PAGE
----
A set of games that feels like it doesn’t get talked about enough these days is the RTS genre. Eclipsed in recent times by the MOBA boom, RTS games used to have their heyday, especially in the 90s and early 2000s. While all but dead, RTS titles occupy a niche segment of the gaming community with the indie landscape picking up most of the slack.
However, the genre still has many places it can still go so I firmly believe it’s worth it for gamers of all stripes to explore it.
RTS stands for Real-Time Strategy and it’s one of the most popular genres in the overall strategy game space.
Its main characteristic is that all operations, commands, and battles occur, as it says on the tin, in real time. By contrast, grand strategy games operate at a more macro level, meaning that you’re always looking at a bigger picture. Battles play out mostly automatically and are part of a larger objective you have set for yourself.
RTS games are primarily focused on the minutia of one army battling another. The bases you build, the units you train, and the objectives you take are all part of a singular game where the main goal is to defeat the opposing army.
While this may paint RTS games as an overly simplistic depiction of war, it’s actually a more engaging experience with wider appeal.
In essence, RTS games place you in the tightly laced boots of a military commander, meaning you call every single shot on the battlefield. You decide where each structure of your base will be built. You choose which tech upgrades your units and buildings will receive. More importantly, you are the one maneuvering your troops to secure locations and take on enemy forces.
The sheer fact that you’re this combat puppet master is what keeps people coming back to RTS games. But, what makes the experience even more engaging is how you need to manage both the macro and micro level of decisions at the same time within a span of a single match, which can last anywhere between 15 minutes to over an hour.
While you’re commanding a fleet of starships in Starcraft to perform a pincer attack on an enemy outpost, you’re also considering your resources and upgrades back at base. It’s both a visceral and cerebral exercise unlike anything else other game genres can produce.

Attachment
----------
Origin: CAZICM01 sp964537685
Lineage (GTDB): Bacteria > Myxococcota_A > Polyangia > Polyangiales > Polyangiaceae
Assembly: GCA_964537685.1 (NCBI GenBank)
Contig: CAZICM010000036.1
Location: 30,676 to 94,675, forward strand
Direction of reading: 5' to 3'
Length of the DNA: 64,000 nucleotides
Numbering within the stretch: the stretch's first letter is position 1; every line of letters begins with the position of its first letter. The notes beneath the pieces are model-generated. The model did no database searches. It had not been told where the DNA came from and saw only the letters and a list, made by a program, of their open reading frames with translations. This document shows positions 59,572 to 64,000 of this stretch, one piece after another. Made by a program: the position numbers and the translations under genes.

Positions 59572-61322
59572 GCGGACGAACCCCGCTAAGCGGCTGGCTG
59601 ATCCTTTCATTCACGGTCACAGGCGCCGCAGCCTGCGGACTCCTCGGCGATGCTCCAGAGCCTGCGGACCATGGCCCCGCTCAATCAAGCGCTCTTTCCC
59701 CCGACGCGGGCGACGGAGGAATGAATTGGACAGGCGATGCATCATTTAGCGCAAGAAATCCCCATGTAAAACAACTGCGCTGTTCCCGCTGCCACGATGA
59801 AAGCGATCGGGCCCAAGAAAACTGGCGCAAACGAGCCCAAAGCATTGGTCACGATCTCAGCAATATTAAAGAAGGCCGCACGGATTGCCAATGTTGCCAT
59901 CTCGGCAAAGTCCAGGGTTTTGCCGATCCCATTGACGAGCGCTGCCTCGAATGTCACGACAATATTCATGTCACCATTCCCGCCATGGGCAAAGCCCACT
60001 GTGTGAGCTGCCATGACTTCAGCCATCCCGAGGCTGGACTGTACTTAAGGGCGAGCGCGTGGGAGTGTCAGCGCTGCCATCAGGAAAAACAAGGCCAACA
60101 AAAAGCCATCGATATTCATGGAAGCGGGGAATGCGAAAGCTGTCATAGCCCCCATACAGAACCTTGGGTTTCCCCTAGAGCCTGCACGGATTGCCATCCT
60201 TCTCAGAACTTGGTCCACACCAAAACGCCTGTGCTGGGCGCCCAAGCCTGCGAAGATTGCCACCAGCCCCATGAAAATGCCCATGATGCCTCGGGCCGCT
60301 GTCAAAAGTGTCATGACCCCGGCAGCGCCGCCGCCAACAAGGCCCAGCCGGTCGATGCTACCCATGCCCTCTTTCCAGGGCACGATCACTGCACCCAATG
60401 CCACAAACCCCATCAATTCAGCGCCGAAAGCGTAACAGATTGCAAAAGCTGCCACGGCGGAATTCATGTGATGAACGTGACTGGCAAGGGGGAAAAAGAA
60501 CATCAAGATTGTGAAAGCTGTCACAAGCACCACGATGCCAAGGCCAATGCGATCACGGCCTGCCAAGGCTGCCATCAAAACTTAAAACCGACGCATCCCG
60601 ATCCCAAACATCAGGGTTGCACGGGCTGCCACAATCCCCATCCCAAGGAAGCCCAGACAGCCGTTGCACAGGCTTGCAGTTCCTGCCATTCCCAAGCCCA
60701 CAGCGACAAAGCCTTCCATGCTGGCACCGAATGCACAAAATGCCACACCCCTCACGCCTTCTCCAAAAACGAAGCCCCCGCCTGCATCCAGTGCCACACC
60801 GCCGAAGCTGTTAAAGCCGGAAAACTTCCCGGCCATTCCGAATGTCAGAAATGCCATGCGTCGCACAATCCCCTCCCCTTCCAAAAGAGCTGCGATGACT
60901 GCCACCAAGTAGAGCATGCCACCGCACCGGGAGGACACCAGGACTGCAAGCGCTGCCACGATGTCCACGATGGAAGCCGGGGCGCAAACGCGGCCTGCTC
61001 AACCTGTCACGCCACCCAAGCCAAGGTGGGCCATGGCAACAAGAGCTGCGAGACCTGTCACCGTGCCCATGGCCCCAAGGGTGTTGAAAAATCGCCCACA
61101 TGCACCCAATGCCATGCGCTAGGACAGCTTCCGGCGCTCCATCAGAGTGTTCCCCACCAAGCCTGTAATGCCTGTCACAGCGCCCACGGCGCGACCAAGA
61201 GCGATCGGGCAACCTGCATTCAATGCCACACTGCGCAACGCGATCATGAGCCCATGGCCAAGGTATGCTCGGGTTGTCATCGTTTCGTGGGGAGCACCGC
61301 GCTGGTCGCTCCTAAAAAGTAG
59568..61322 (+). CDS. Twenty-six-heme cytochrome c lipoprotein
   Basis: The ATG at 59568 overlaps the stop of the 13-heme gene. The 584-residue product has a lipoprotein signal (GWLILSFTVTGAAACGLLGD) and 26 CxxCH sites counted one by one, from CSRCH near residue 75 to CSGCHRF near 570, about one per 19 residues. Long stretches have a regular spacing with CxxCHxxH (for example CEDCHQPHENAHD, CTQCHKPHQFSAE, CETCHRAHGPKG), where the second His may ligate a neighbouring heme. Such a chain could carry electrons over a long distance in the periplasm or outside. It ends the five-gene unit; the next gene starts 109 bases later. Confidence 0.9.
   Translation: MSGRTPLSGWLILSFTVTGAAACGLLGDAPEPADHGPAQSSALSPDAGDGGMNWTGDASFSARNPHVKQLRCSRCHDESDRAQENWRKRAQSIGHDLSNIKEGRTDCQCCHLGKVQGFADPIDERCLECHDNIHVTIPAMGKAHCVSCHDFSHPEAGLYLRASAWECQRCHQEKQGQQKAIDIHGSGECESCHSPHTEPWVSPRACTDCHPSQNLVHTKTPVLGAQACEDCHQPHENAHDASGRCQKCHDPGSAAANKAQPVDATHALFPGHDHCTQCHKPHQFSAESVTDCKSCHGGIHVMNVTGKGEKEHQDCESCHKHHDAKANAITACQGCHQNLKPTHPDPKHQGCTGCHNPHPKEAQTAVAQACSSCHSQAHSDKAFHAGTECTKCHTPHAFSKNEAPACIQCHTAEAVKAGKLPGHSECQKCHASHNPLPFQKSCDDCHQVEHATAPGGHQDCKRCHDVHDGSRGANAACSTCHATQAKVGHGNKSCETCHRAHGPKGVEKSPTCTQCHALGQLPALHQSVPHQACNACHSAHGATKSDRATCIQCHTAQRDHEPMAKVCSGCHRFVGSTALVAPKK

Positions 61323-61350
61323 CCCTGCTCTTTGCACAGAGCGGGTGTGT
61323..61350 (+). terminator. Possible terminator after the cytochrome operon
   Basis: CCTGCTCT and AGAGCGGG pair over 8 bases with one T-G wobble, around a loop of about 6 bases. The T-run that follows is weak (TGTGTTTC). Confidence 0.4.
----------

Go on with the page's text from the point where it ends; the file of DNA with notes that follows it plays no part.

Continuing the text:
But, not all RTS games are created equal. Many have tried to capture the adrenaline rush the genre is known for but not many make it out on top and this can be attributed to some key building blocks.
Tech trees are one of the core backbones of an RTS commander’s decision-making. They’re like talent trees in RPGs where you have to choose between certain abilities. The difference is that RTS tech trees define your army’s playstyle.
What makes for an engaging tech system is having hard decisions for you to make. When tech and upgrade decisions are too linear, an RTS feels too streamlined, which essentially eliminates the cerebral component of what makes these titles fun.
As an extension to the above point, your base and unit management must also come with hard choices, and it all comes down to resources. If your materials and currency are too easy to come by, then building up your base and training units is too easy.
The best RTS games, though, force you to consider your build order. Should you build another barracks or expand your options with a factory? Do I pro-actively build more energy sources or reinforce my army with more units? These are the core decision skills of management that RTS gamers strive to develop and improve. It’s what gives them the adrenaline rush that keeps them coming back for more.